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The Honolulu Advertiser
Posted on: Thursday, February 11, 2010

Hype machine

Advertiser Staff Writer

Hawaii news photo - The Honolulu Advertiser

Hawai'i hip-hop group to storm 'America's Best Dance Crew'.

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10 tonight; repeats at 11:30 p.m.



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Hype 5-0, the first hip-hop outfit selected to represent Hawai'i in MTV's "Randy Jackson Presents: America's Best Dance Crew" competition, is polishing its synchronized moves, breakdancing and athletic backflips.

The seven-member O'ahu crew will tonight make its first appearance on the show to take on four other crews representing the west in a regional competition. The top three will advance to the show's season-five nationals, slated to get under way Feb. 18.

Look for a nod to traditional Hawaiian dance in Hype 5-0's performance, said Josh "Hazmat" Ulep.

Explaining his "hazardous materials" nickname, the 22-year-old Wailua resident said, "I like to think of my choreography as something dangerous."

Of the performance the crew is rehearsing in Los Angeles, Ulep said, "It's very high-energy ... but we like to add some Hawai'i island flavor into it."

He added, "There's some mild hula — just enough to get the point across."

Two years ago, under Ulep's direction, Hype 5-0 began training as a crew. Previously, the dancers were part of an elite performing group at Hypersquad Dance Company in Waipahu.

Hype 5-0 auditioned unsuccessfully for a spot on seasons three and four of "America's Best Dance Crew." The second time around, crew members' hopes were fueled by a call-back invitation but dashed when they failed to make the final cut.

William Soares III, 19, of Honolulu, called last year's experience the "biggest rejection of my life."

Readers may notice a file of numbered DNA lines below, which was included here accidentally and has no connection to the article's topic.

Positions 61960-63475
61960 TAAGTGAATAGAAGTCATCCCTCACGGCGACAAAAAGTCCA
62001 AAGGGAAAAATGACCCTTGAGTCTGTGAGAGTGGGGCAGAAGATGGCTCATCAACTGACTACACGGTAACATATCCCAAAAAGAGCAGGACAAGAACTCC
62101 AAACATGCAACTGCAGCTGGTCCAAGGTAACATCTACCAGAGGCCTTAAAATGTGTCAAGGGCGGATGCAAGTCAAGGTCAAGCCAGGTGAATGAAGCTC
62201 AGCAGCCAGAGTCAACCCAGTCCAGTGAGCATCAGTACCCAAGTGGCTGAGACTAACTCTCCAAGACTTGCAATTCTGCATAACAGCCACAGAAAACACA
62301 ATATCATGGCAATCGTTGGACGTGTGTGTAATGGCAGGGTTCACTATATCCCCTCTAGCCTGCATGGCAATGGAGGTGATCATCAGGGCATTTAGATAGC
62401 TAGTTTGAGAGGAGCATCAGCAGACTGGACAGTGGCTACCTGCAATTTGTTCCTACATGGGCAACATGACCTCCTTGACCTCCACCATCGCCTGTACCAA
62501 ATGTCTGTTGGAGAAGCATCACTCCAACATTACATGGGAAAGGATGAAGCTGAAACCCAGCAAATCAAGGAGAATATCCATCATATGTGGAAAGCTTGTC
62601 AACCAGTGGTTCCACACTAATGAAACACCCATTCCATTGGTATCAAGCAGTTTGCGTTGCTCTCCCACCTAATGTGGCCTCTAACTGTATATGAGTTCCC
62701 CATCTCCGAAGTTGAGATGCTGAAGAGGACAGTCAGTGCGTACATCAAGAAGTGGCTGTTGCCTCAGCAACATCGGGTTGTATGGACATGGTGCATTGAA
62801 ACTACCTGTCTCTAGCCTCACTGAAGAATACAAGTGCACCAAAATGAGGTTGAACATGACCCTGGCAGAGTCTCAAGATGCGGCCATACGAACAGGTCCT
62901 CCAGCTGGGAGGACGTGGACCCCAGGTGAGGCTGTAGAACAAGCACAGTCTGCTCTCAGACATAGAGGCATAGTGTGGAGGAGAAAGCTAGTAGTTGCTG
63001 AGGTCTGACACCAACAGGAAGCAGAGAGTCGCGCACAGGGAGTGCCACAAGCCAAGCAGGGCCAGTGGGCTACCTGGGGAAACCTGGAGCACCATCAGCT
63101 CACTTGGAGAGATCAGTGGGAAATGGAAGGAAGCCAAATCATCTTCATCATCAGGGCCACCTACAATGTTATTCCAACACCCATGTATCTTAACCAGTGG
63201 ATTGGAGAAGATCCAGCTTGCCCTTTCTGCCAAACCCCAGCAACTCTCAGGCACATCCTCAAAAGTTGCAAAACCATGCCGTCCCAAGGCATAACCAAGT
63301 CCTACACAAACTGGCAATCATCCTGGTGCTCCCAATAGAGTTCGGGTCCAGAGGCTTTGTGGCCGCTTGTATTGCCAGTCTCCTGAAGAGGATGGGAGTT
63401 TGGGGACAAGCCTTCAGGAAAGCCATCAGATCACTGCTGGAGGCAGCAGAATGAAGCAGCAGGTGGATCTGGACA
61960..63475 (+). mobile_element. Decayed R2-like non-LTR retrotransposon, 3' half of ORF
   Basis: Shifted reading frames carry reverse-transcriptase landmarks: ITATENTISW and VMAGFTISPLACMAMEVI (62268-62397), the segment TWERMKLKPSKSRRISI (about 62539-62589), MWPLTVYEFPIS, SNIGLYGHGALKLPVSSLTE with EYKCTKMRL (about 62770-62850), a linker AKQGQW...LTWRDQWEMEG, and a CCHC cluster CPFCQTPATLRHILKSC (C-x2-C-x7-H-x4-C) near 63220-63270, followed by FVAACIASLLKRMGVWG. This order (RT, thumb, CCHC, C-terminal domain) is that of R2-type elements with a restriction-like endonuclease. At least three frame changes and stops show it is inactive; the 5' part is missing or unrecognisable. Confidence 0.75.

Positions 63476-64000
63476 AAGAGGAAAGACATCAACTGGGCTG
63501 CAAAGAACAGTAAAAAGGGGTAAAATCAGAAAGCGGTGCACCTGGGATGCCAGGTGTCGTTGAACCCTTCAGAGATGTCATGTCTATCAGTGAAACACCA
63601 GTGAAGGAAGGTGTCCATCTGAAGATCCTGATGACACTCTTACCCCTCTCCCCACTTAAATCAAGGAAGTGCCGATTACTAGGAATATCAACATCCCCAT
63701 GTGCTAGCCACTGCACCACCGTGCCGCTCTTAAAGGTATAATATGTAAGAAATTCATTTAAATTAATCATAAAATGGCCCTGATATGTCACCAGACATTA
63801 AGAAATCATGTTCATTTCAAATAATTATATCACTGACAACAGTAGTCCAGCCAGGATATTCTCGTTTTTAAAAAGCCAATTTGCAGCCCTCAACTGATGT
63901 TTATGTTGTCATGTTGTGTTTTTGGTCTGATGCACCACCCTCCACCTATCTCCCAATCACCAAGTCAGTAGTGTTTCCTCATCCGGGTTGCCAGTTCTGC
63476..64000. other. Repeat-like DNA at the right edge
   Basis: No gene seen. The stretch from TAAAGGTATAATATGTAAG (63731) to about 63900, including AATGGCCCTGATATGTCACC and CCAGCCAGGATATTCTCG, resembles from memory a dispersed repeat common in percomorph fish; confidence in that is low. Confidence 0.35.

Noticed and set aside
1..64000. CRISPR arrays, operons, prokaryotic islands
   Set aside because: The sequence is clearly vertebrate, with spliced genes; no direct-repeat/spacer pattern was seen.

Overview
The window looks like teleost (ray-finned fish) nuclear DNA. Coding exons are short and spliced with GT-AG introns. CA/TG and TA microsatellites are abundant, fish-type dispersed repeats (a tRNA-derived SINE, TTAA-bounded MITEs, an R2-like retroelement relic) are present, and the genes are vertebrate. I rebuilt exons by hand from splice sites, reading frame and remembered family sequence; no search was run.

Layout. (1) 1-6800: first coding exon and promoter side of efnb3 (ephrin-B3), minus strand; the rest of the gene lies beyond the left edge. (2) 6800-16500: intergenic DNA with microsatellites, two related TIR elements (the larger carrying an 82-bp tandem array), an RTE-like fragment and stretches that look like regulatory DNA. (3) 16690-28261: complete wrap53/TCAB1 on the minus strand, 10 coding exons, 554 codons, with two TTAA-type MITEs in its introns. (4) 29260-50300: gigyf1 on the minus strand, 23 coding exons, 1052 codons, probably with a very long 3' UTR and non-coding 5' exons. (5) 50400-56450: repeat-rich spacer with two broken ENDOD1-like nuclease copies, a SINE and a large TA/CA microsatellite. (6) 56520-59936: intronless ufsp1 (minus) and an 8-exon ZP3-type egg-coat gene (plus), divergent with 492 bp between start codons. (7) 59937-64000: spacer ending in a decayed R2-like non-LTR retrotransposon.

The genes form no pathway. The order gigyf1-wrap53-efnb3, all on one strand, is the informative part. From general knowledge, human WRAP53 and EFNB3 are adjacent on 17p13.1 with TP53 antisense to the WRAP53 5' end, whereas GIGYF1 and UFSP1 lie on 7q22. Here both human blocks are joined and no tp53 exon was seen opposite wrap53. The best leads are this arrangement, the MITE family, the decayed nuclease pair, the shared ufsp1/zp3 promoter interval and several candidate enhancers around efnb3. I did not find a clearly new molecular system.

However, he said, "Even though it was a big letdown, it was also key in how we made it this season. It gave me the motivation to push harder" to dance at the level expected for the show.

Soares, who goes by "Nessy" as crew members say he resembles the Loch Ness monster when swimming, said Hype 5-0's dance strategy stresses teamwork.

When asked what the judges expect, Soares said: "They're definitely looking for something new, something they haven't seen before."

He added, "So, we're ready to show them that in Hawai'i, yeah, we do the hula thing, but we also have a hip-hop scene. It exists in Hawai'i."

Jonathan "Ramones" Ramones, 18, of 'Ewa, echoed that sentiment: "We want to put Hawai'i on the map. We want to show them that Hawai'i goes hard."

But to stay in the hunt for the title of "America's Best Dance Crew" and its $100,000 prize, Ramones pointed out, Hype 5-0 will likely need votes from Mainland viewers, too. "We're also hoping to make America fall in love with us — not just Hawai'i," he said.

Another 'Ewa resident, Allen-Charles "Brain" Pascual, described himself as "not your normal dancer."

Two years ago, Pascual, 26, earned a bachelor's degree in electrical engineering from the University of Hawai'i and is now working for the Hawaiian Electric Co. and pursuing a professional engineer license.

Before Hype 5-0 flew to the Mainland last week, Pascual, a dancer for six years, was working on his moves four days a week — each session lasting three to four hours. Even so, Pascual joked, "According to all of them (other crew members), I'm still a dork." Still, he said, "I consider myself kind of cool because I dance."

Pascual is now trying to keep his nerves in check. "I'm trying to keep my cool by thinking of all of the people back home and the reasons why we're doing this," he said, listing his own family, the crew " 'ohana" and Hawai'i fans as motivators.

"I really want to make them proud," Pascual said.

Crew member Brittnie Aguilar, 18, of Mililani, agreed, adding that after training and analyzing past seasons of "America's Best Dance Crew," "it'll be exciting" to see Hype 5-0's goal of performing in that spotlight realized.

Casey Kalahiki, 23, said that regardless of the competition's outcome, Hype 5-0 intends to continue performing. The show "just opens up so many doors of opportunity," said Kalahiki, a crew member and Honolulu resident. "For all of us the dream is to be dancing — doing what we love —with the people we love."

She added, "We've seen the show do that for so many other crews."

For instance, Cara Horibe, who grew up in Hawai'i Kai, served as captain of the UH Rainbow Dancers and competed in season two as a member of the Los Angeles-based Fanny Pak crew. After placing third, that group went on to perform in various venues and as part of America's Best Dance Crew Live tour.

Hype 5-0 crew member Marc "Dueynutz" Duey, 21, of Kapolei, started learning breakdance moves about six years ago and these days spends just about every night either dancing or dreaming up choreography.

When asked why the art form is a daily preoccupation, he said, "As a b-boy you can express yourself through your whole body. ... I just like to perform and dance."